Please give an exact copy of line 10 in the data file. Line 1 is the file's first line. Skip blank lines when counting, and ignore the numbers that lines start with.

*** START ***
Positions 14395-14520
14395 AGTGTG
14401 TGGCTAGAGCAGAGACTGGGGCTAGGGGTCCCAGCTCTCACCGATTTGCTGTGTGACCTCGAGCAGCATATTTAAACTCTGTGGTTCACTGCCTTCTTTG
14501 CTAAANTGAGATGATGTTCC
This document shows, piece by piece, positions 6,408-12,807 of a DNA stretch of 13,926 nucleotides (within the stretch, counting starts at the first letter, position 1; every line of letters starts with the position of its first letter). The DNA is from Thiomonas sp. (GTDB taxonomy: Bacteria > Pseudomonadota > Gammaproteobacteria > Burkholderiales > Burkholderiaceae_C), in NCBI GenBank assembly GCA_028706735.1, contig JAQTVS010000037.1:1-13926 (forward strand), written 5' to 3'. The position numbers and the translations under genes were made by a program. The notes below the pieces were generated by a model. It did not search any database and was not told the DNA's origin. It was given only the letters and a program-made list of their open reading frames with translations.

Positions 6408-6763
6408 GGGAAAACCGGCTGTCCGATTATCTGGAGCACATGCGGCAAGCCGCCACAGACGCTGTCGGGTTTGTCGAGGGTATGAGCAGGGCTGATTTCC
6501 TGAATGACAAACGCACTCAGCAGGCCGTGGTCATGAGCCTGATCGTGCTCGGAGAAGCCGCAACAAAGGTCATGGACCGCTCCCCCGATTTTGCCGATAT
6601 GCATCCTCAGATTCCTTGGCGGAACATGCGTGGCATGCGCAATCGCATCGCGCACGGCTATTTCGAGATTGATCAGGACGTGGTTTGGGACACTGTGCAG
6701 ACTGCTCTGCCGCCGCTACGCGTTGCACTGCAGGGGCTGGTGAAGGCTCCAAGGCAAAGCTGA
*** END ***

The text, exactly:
6701 ACTGCTCTGCCGCCGCTACGCGTTGCACTGCAGGGGCTGGTGAAGGCTCCAAGGCAAAGCTGA